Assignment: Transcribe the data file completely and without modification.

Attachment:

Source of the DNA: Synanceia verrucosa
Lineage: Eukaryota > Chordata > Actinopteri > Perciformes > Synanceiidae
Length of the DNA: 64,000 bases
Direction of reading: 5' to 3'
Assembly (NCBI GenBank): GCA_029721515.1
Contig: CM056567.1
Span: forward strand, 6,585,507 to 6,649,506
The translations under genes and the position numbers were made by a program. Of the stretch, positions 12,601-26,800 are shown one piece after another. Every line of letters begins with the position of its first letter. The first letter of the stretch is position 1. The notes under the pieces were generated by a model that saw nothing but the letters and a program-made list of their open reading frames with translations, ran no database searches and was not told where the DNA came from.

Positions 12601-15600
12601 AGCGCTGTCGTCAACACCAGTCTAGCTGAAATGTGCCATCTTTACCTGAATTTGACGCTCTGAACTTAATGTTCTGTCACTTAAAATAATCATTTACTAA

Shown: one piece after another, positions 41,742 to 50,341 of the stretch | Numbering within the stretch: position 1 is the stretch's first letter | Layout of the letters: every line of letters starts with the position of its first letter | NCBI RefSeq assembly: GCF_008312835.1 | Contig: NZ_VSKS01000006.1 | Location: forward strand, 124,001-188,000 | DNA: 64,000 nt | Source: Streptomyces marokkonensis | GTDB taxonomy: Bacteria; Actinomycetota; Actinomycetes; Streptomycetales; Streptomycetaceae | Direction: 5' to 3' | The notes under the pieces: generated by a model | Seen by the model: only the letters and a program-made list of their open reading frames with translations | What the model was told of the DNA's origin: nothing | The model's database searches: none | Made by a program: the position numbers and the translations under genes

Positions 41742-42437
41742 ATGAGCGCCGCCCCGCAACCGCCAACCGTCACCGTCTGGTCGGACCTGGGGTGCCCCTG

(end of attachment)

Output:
Source of the DNA: Synanceia verrucosa
Lineage: Eukaryota > Chordata > Actinopteri > Perciformes > Synanceiidae
Length of the DNA: 64,000 bases
Direction of reading: 5' to 3'
Assembly (NCBI GenBank): GCA_029721515.1
Contig: CM056567.1
Span: forward strand, 6,585,507 to 6,649,506
The translations under genes and the position numbers were made by a program. Of the stretch, positions 12,601-26,800 are shown one piece after another. Every line of letters begins with the position of its first letter. The first letter of the stretch is position 1. The notes under the pieces were generated by a model that saw nothing but the letters and a program-made list of their open reading frames with translations, ran no database searches and was not told where the DNA came from.

Positions 12601-15600
12601 AGCGCTGTCGTCAACACCAGTCTAGCTGAAATGTGCCATCTTTACCTGAATTTGACGCTCTGAACTTAATGTTCTGTCACTTAAAATAATCATTTACTAA

Shown: one piece after another, positions 41,742 to 50,341 of the stretch | Numbering within the stretch: position 1 is the stretch's first letter | Layout of the letters: every line of letters starts with the position of its first letter | NCBI RefSeq assembly: GCF_008312835.1 | Contig: NZ_VSKS01000006.1 | Location: forward strand, 124,001-188,000 | DNA: 64,000 nt | Source: Streptomyces marokkonensis | GTDB taxonomy: Bacteria; Actinomycetota; Actinomycetes; Streptomycetales; Streptomycetaceae | Direction: 5' to 3' | The notes under the pieces: generated by a model | Seen by the model: only the letters and a program-made list of their open reading frames with translations | What the model was told of the DNA's origin: nothing | The model's database searches: none | Made by a program: the position numbers and the translations under genes

Positions 41742-42437
41742 ATGAGCGCCGCCCCGCAACCGCCAACCGTCACCGTCTGGTCGGACCTGGGGTGCCCCTG